He may indulge at times, but we all have our failings. Here is the list as vouched for by our agent. 'Six hundred barrels of palm oil'--"
"Oil is down to-day," the other interrupted.
"It will rise before the _Black Eagle_ arrives," the merchant rejoined confidently. "Then he has palm nuts in bulk, gum, ebony, skins, cochineal, and ivory."
The young man gave a whistle of satisfaction. "Not bad for old Miggs!" he said. "Ivory is at a fancy figure."
"We are sorely in need of a few good voyages," Girdlestone remarked, "for things have been very slack of late. There is one very sad piece of intelligence here which takes away the satisfaction which we might otherwise feel. Three of the crew have died of fever. He does not mention the names."
"The devil!" said Ezra. "We know very well what that means. Three women, each with an armful of brats, besieging the office and clamouring for a pension. Why are seamen such improvident dogs?"
His father held up his white hand deprecatingly. "I wish," he said, "that you would treat these subjects with more reverence. What could be sadder than that the bread-winner of a family should be cut off? It has grieved me more than I can tell."
"Then you intend to pension the wives?" Ezra said, with a sly smile.
"By no means," his father returned with decision. "Girdlestone and Co. are not an insurance office. The labourer is worthy of his hire, but when his work in this world is over, his family must fall back upon what has been saved by his industry and thrift. It would be a dangerous precedent for us to allow pensions to the wives of these sailors, for it would deprive the others of all motive for laying their money by, and would indirectly encourage vice and dissipation."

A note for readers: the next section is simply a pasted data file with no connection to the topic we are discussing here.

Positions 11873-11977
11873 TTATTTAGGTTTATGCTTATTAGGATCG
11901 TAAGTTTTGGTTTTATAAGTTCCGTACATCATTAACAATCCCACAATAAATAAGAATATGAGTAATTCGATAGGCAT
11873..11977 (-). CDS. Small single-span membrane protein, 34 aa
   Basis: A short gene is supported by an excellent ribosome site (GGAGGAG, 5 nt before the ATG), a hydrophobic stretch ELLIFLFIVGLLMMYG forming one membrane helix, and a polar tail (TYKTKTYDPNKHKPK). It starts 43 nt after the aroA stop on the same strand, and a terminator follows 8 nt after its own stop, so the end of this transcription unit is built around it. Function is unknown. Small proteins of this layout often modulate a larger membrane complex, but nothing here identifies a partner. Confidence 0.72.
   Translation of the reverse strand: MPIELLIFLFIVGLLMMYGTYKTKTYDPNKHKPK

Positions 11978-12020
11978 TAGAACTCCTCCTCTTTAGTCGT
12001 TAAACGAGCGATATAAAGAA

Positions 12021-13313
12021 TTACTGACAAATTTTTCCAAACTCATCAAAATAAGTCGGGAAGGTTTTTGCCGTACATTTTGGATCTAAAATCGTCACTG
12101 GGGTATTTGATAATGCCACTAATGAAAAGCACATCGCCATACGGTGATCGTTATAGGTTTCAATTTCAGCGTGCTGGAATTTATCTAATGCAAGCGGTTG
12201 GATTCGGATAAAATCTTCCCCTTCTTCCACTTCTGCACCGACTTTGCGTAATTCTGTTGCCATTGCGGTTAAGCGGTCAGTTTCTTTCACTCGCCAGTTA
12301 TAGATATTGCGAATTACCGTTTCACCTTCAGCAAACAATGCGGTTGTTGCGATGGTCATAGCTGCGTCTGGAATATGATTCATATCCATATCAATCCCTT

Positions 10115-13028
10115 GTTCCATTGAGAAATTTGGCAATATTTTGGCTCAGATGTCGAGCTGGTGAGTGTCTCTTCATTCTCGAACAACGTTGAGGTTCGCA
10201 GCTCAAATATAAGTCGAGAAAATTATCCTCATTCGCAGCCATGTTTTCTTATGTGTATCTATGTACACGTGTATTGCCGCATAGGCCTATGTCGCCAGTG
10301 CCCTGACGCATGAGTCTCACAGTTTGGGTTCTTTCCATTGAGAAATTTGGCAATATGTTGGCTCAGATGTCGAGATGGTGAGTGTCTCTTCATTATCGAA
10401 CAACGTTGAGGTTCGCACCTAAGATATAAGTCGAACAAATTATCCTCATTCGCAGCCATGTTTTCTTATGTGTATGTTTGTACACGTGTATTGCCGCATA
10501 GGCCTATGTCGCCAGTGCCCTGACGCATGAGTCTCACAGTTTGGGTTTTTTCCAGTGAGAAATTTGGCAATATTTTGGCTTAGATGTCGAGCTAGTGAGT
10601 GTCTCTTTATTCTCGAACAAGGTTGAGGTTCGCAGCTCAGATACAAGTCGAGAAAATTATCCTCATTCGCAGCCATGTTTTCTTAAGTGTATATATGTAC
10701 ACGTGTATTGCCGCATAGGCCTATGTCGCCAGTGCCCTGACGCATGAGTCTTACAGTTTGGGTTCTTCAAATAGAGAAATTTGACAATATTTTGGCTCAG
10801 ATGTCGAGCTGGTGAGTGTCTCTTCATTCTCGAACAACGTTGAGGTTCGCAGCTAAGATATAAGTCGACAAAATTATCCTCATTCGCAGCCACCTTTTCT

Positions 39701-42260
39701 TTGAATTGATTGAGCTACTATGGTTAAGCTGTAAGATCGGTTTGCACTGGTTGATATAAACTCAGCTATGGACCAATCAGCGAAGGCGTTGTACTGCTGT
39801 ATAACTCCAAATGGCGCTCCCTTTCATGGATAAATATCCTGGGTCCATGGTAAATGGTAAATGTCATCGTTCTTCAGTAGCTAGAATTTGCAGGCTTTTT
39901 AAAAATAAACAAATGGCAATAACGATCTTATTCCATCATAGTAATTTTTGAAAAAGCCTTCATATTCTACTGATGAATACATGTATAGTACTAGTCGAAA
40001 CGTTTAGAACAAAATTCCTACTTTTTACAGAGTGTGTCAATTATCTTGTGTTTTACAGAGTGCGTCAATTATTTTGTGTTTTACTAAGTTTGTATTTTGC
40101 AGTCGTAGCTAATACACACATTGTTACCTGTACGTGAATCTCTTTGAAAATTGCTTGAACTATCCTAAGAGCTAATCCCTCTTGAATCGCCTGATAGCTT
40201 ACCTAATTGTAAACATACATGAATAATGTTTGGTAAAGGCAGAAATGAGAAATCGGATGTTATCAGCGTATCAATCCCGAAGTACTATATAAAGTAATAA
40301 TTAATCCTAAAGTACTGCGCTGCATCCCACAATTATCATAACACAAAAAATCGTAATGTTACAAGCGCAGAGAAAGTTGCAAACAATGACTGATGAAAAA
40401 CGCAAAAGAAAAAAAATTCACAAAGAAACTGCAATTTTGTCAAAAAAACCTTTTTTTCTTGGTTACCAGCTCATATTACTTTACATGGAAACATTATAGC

Ezra laughed, and continued to rattle his silver and keys.
"It is not upon this matter that I desired to speak to you," Girdlestone continued. "It has, however, always been my practice to prefer matters of business to private affairs, however pressing. John Harston is said to be dying, and he has sent a message to me saying that he wishes to see me. It is inconvenient for me to leave the office, but I feel that it is my Christian duty to obey such a summons. I wish you, therefore, to look after things until I return."
"I can hardly believe that the news is true," Ezra said, in astonishment. "There must be some mistake. Why, I spoke to him on 'Change last Monday."
"It is very sudden," his father answered, taking his broad-brimmed hat from a peg. "There is no doubt about the fact, however. The doctor says that there is very little hope that he will survive until evening. It is a case of malignant typhoid."
"You are very old friends?" Ezra remarked, looking thoughtfully at his father.
"I have known him since we were boys together," the other replied, with a slight dry cough, which was the highest note of his limited emotional gamut. "Your mother, Ezra, died upon the very day that Harston's wife gave birth to this daughter of his, seventeen years ago. Mrs. Harston only survived a few days. I have heard him say that, perhaps, we should also go together. We are in the hands of a higher Power, however, and it seems that one shall be taken and another left."
"How will the money go if the doctors are right?" Ezra asked keenly.
"Every penny to the girl. She will be an heiress. There are no other relations that I know of, except the Dimsdales, and they have a fair fortune of their own. But I must go."
"By the way, malignant typhoid is very catching, is it not?"
"So they say," the merchant said quietly, and strode off through the counting-house.
Ezra Girdlestone remained behind, stretching his legs In front of the empty grate. "The governor is a hard nail," he soliloquized, as he stared down at the shining steel bars. "Depend upon it, though, he feels this more than he shows. Why, it's the only friend he ever had in the world--or ever will have, in all probability. However, it's no business of mine," with which comforting reflection he began to whistle as he turned over the pages of the private day-book of the firm.